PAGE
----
Gifts from the Garden

When considering gifts for gardener friends, we might think of plants or tools. How about giving them something from your garden instead? These gifts are especially sincere because you’re giving away a piece of your own garden. You can give seed packets or plantable cards filled with your favorite heirloom seeds. Another idea is to collect stones and paint them with artwork or plant names on them. And even your non-gardening friends would appreciate dried herbs or teas that you grew yourself. Read on to learn how to create these heartfelt gifts from your garden.

Four black and white printed seed packets each with a corresponding design: vegetables, flowers and foliage, herbs, and fruits

Seed Packets

If you have more saved seeds in your collection then you’ll ever be able to plant, consider sharing them with your friends. We’ve created a seed packet template for you to use, so all you need to do is print the template, fold it into an envelope, and then label the front. Not only will the recipient appreciate your tried-and-true seeds, but they will also enjoy seeing the beautiful seed packet in their collection. Click here to download the template (pdf).

Plantable Cards

If you’re feeling extra crafty, try making plantable cards. There are a few different techniques, but we will share the general process. First, collect any recyclable paper from around the house (just make sure none of it are glossy or coated). Then, shred the paper or tear it into small pieces and add to a blender. Fill the blender with water so you have twice as much water as paper. Next, blend the paper to a pulp with no chunks of paper left.

Transfer the pulp to a bowl and fold in your seeds. Now, you can either press the pulp flat on top of plastic wrap or parchment paper into a large sheet, or form it inside cookie cutters so it can dry into that shape. Make it as thin as you can so it will dry quickly and reduce the risk of your seeds sprouting prematurely. Blot the seed paper with towels to remove the excess moisture. Allow them to dry completely in a warm place with good air flow (you can use a heatless blow dryer to help speed this up). Once dry, your plantable cards are ready to cut and decorate! They also make nice gift tags if you punch a hole in the top and use a ribbon to tie it to another gift.


three small glass jars each with a different melange of dried herbs and flowers, the first being deep scarlet, the second being green and gray, and the third mainly brown with bits of purple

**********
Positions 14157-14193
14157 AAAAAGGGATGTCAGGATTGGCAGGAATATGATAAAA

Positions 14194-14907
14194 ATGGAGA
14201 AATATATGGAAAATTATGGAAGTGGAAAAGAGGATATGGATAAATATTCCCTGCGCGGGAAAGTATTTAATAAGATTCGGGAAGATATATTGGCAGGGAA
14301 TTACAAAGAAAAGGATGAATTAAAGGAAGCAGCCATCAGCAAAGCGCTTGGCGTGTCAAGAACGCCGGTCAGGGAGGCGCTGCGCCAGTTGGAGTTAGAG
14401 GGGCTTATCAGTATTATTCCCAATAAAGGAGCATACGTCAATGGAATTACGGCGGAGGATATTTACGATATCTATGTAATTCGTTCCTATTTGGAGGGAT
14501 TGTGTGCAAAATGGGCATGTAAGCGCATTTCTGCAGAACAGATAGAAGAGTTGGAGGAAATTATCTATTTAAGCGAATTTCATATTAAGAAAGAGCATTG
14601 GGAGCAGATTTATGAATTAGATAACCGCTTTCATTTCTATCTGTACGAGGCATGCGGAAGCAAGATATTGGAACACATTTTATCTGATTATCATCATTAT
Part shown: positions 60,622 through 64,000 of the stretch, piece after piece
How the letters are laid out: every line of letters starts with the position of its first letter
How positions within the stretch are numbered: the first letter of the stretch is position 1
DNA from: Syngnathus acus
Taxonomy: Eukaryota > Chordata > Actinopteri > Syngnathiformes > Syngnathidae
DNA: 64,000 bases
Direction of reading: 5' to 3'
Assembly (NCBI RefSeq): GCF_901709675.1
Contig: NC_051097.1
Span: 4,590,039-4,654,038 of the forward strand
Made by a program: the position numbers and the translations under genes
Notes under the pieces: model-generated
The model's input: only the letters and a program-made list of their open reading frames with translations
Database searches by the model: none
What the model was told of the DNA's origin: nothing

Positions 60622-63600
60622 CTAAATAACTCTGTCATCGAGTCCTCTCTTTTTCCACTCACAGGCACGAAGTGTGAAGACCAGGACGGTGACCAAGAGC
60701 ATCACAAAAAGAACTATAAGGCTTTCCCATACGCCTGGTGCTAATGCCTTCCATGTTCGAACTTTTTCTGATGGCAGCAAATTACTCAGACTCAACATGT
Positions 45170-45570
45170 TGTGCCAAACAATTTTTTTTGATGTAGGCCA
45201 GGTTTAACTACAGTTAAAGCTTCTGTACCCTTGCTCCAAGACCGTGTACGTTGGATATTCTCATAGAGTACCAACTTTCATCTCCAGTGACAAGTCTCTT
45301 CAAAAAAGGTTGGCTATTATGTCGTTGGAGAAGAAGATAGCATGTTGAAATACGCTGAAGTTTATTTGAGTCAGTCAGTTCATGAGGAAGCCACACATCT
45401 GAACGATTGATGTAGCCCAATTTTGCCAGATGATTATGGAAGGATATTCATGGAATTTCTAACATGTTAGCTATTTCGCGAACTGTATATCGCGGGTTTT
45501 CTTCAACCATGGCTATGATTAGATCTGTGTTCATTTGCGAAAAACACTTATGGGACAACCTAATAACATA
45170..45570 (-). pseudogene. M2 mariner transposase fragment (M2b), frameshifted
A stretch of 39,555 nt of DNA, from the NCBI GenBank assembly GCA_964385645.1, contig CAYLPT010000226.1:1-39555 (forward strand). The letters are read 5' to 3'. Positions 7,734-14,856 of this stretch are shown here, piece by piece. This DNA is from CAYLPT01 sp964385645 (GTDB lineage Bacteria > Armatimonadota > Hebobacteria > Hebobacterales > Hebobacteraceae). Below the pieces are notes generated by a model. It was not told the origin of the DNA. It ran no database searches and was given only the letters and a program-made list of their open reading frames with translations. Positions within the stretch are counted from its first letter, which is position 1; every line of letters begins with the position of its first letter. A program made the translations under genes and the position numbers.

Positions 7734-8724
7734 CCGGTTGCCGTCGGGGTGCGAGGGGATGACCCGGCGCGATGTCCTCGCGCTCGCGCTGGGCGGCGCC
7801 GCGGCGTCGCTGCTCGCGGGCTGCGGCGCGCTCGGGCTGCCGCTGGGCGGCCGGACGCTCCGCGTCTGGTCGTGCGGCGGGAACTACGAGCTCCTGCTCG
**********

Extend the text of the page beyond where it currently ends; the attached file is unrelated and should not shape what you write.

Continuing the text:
Share the flavors of your garden by gifting the herbs you’ve harvested. There are two ways to do this: you can either dry the herbs and gift them in a nice jar, or use fresh herbs to create an herb-infused vinegar. With either method, it’s important to follow safe food-handling methods. Instructions for both types of herb preservation are detailed in our article, Preserving Herbs and Spices.


Another flavorful gift is homegrown tea. Many of our common garden plants work well for teas, including yaupon holly, roselle, ginger, lemongrass, mint, and turmeric. Check out our full article on garden teas to learn about all of your options. Follow the same drying directions for teas as you would for herbs. For an elegant presentation, gift your tea in a nice jar or bag.

Painted Stones

art supplies on a wooden table, plus two painted rocks one resembles a lady bug and the other is green with a leaf design

With cooler temperatures, our gardens may not look as vibrant during the holiday season. Give the gift of color with painted stone decorations. This is also a wonderful creative activity to do with children. Take a walk through your backyard and look for smooth stones that have the ideal surface for painting. If you can’t find any, you could always purchase stones at a garden or craft store—we won’t tell!

Then, wash the rocks and smooth them with sandpaper (if needed). Start with paint primer for more vivid color, or just start your design with acrylic paint for a subtler look. You can also use markers and paint pens to add detail. Once you’re done decorating your stones, seal them with an acrylic varnish to protect the paint. If the stones are placed outside without sealing them, the paint could eventually peel off during inclement weather. Tie a stack of stones together with ribbon for a lovely presentation.

Check with your local Extension office for more ideas, or even classes. Happy gift giving!

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